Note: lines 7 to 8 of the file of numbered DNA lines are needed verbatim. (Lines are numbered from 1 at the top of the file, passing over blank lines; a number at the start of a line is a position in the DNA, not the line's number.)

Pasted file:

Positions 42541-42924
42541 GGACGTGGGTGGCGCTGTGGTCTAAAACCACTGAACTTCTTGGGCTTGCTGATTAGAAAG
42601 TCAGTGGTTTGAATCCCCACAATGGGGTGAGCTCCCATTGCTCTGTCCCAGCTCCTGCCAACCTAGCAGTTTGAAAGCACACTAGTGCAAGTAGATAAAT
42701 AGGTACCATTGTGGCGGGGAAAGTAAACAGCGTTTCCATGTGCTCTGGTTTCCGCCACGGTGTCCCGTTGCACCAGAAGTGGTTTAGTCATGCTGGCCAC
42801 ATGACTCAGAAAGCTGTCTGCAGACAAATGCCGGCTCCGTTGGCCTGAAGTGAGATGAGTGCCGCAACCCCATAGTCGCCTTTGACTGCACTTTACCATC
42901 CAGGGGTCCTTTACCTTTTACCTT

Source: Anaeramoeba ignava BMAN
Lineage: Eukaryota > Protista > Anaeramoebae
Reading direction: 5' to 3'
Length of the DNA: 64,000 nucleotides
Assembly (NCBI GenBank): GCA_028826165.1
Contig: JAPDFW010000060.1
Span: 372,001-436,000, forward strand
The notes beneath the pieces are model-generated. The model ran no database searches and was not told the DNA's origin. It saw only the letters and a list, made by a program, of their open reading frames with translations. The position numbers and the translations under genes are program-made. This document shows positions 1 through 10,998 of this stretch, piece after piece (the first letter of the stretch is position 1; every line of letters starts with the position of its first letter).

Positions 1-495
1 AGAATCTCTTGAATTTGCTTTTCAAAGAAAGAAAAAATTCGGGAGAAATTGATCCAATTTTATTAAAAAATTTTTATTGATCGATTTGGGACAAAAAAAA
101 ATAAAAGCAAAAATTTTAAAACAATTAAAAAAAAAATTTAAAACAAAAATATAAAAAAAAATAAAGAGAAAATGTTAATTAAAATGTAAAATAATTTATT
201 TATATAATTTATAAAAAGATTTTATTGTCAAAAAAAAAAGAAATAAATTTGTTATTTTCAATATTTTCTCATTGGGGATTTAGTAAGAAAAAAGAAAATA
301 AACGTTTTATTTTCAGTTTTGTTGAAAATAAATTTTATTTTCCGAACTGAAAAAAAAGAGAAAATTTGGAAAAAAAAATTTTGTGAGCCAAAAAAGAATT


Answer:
Source: Anaeramoeba ignava BMAN
Lineage: Eukaryota > Protista > Anaeramoebae